Book Review: Young Adult Literature

By Anita M. Castillo

            As a teacher, have you ever wondered …

 “What else can I incorporate into my lesson to make it more interesting?”

“How can I relate the lesson to my students at a level they’ll understand?”

“Is there a good quality literature piece that can function as my lesson and yet have my students engaged?”

Well, search no further, the answer lies in Young Adult Literature by Katherine Bucher and M. Lee Manning.  In this particular text, Bucher and Manning investigate different genre forms from science fiction to realistic fiction to historical fiction to nonfiction to poetry to comic books to much more.  Within each genre, they discuss each literary form in detail.  First, a brief description of the genre is given. Secondly, the authors offer ideas on how to connect adolescents to their literature.  For example, “use a graphic organizer to create a character description web based on the main character in a contemporary realistic novel” (p. 91).  In addition, the use of technology is incorporated by presenting views on how to research supplementary information about your literature piece.  Bucher and Manning submit approaches to collaborate with other teachers in an effort to make connections with the literature in other content areas more meaningful.  A list of questions is prearranged to help you to consider the right choice in selecting young adult literature for your classroom instruction.  Finally, a plethora of young adult books are cited under each genre section to aid in the process of choosing a book.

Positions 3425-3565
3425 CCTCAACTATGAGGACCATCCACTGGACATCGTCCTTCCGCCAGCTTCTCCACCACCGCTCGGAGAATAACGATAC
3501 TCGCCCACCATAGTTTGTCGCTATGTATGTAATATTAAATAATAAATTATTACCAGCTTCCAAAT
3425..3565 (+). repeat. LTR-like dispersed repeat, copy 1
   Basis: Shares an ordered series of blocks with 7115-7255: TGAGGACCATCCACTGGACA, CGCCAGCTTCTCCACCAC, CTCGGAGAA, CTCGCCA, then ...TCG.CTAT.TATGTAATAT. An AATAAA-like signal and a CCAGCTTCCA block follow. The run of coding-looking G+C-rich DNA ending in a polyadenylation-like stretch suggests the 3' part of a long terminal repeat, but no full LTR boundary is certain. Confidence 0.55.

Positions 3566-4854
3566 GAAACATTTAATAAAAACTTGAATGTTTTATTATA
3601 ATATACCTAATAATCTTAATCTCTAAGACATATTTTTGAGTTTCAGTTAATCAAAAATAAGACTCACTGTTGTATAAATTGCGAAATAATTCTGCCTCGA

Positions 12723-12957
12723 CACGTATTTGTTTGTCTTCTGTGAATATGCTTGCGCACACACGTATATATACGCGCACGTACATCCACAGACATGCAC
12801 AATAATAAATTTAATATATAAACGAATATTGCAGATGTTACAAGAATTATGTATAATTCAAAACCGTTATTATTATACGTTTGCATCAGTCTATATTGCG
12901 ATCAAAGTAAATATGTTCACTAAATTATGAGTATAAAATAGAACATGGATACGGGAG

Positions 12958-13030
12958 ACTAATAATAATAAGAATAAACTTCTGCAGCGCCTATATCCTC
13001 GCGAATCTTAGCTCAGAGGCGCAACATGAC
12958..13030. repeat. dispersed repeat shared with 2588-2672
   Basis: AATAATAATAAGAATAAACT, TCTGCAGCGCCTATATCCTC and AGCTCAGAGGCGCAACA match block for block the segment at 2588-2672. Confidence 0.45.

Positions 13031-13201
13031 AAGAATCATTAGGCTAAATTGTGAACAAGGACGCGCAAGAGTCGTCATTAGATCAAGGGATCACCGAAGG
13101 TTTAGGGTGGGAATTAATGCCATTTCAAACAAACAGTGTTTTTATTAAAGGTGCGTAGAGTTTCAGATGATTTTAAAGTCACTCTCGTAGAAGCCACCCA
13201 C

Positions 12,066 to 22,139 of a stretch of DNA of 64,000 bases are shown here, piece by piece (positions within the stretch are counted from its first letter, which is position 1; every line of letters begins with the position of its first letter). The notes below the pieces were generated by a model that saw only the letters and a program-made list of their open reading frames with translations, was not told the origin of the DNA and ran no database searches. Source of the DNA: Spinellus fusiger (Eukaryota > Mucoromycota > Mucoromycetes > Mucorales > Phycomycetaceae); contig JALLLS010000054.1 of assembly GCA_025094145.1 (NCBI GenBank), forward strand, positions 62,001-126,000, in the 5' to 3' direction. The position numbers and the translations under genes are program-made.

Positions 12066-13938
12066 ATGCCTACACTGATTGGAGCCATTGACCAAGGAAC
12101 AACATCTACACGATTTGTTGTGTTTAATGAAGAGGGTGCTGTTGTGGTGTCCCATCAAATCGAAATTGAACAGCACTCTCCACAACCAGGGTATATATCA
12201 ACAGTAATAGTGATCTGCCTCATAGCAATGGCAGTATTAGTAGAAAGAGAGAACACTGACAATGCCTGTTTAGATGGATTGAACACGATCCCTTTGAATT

Teachers need to “show readers how literature has a place in all curricular areas and also contribute to the concept of a community of learners and the promotion of lifelong readers” (p. 333).  Bucher and Manning recommend several techniques to teach, use, and appreciate young adult literature.  They discuss the proposal of a young adult literature program to provide an opportunity to enjoy reading, to interpret literature, and develop an awareness of literacy.  Also, revealed is a literature-based instruction throughout the curriculum, in which young adult literature takes the place of or is added to the conventional textbook used in schools.

Despite being geared towards middle and high school teachers, I think many of the ideas suggested can be functional in an elementary setting.  In addition, the questions given to help select a literature piece is useful for any teacher to keep in mind. This book would be a valuable resource to help any teacher with selecting a book from different genres.

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